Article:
Doctor's Review: Medicine on the Move

January 24, 2022
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Get on the wagon

The latest generation of family movers offers the luxury of a sedan plus plenty of storage

Blame it on Mr. Brady. “It” being the love/loathe relationship (mostly loathe) so many North American motorists apparently have with wagons. Formerly, known as “station” wagons, they're now “sport” wagons because, one assumes, “sport” is a trendier moniker than “station” according to the marketing gurus who decide this sort of thing.

Mr. Brady, of course, was the patriarch of the TV series The Brady Bunch which ran from 1969 to 1974. He was a suburban super-sire who transported his brood (which totalled eight including Mister B) in a 1971 Plymouth Satellite Regent station wagon. That particular Plymouth seemed to approximate the length of the Exxon Valdez and had just about as much design flair.

Even so, back when pastel polyester leisure suits represented cutting-edge fashion, the station wagon was just about the only way one could comfortably haul a family larger than five.

Alas, the problem with station wagons by the time the ’70s had boogied along was that they were — and how do we put this kindly? — somewhat grotesque. If a Ferrari is coolness personified, from the prancing horse logo and the voluptuous curvy lines to the fearsome powerplant lurking beneath its bonnet, then the station wagons coming out of Detroit were certainly the “anti-Ferrari”: obese monoliths with all the pizzazz of the Borg mothership. Worst of all, by the early ’70s, any wood panelling found along the sides wasn’t actually wood panelling at all, but essentially glued-on wood-coloured Mactac. Somehow it made perfect sense to some designers of this era to affix wallpaper to cars. A design faux pas only eclipsed by (shudder!) the vinyl roof.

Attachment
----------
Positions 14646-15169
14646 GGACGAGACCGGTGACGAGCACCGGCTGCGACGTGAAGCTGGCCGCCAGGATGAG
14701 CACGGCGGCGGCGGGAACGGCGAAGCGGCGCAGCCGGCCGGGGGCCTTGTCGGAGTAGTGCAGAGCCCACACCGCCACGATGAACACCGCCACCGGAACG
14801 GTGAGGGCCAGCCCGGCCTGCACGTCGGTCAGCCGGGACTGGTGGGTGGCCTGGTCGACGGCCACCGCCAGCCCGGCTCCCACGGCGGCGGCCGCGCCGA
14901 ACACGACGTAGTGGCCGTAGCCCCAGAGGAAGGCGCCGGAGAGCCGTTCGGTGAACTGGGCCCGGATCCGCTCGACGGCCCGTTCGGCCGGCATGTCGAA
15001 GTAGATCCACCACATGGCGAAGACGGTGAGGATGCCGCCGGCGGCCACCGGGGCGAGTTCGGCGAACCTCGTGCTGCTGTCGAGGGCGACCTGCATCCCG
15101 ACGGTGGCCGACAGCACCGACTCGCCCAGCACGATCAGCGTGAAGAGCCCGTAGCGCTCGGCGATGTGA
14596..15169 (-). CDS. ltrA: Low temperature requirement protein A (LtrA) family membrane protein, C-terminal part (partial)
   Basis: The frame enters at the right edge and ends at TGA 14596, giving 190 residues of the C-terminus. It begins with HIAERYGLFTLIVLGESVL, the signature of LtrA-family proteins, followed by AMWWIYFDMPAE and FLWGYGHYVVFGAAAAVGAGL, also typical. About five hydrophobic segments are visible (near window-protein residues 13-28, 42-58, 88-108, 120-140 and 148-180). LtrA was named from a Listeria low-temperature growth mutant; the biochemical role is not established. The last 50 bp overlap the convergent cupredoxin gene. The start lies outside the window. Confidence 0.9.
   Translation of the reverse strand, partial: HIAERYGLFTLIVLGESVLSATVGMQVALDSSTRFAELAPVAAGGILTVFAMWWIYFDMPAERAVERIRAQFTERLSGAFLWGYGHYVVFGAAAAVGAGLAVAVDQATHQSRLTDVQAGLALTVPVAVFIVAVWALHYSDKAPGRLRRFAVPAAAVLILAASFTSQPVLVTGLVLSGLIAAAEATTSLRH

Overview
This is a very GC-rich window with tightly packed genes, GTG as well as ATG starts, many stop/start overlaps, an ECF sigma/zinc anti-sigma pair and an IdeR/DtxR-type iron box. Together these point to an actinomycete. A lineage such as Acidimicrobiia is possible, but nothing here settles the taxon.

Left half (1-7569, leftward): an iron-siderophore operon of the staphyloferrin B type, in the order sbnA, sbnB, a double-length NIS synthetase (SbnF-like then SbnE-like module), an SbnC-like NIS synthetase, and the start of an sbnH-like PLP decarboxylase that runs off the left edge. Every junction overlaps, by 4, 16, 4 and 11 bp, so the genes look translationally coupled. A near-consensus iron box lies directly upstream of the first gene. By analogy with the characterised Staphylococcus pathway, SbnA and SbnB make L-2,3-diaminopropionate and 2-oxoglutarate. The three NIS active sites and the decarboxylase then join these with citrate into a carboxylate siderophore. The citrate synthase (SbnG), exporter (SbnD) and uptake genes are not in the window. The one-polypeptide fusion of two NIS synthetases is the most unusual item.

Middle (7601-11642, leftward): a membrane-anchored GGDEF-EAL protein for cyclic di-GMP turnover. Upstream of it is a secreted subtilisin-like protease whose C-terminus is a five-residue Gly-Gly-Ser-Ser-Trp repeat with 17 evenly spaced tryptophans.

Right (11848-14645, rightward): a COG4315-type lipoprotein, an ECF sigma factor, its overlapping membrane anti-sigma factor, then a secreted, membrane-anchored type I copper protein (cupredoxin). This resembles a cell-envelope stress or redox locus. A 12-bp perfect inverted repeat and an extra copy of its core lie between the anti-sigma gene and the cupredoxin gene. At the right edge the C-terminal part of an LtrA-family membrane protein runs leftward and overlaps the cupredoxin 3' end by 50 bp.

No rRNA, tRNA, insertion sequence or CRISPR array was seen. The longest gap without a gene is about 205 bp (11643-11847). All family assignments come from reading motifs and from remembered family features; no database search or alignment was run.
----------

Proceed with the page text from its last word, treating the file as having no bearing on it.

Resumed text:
Making magic

As you can imagine, there was a psychological stigma inherent to driving wagons of this period. If a convertible roadster conveyed going out on the town in style, then a station wagon was surely the white flag of suburban surrender.

Still, the station wagon of yester-decade was a utilitarian vehicle. It was made for hauling, and it did so without equal. Until November, 1983 that is, when the first Magic Wagons began rolling out of Chrysler’s Windsor, Ontario manufacturing plant.

Say what you will about the minivan, but when it comes to the sheer haulage factor — be it in terms of people or stuff or a combination of people and stuff — a station wagon is suddenly relegated as a second-place finisher.

By the following decade, another nail in the wagon’s coffin came via the booming popularity of the sport utility vehicle. Oddly enough, many SUVs resemble jacked-up station wagons, albeit with more masculine styling cues and (typically) four-wheel drive transmission. By 1996, due to flaccid sales, the last domestic full-size wagons — the Chevrolet Caprice and the Buick Roadmaster (nicknamed “Free Willy” given that these ungainly hulks resembled whales on wheels) – were discontinued.

Luxury with a trunk

But your humble correspondent is here to tell you that the modern wagon is the most unfairly maligned set of wheels in all of autodom.

First, today’s sport wagons truly give the motorist the best of both worlds when it comes to car-like performance along with space for stuff. While SUVs and crossover vehicles may offer more sheer cargo room, thanks to a higher centre of gravity, they simply cannot offer as enjoyable a ride.

And if a Plymouth station wagon of four decades ago represented the very worst of the breed, check out the wagon offerings from the likes of Audi, BMW and Mercedes-Benz — all of these haulers are as luxury-laden as the sedan versions. And, thankfully, are bereft of wood-coloured MACtac affixed to the sides.

Actually, across the pond in Europe, the wagon has never suffered from any sort of stigma (perhaps because The Brady Bunch never originally aired in these parts). In fact, a wagon is considered a young person’s car — the cavernous storage area being ideal for sports equipment. In Europe, it is the sedan that is considered the type of car for “men with hats.”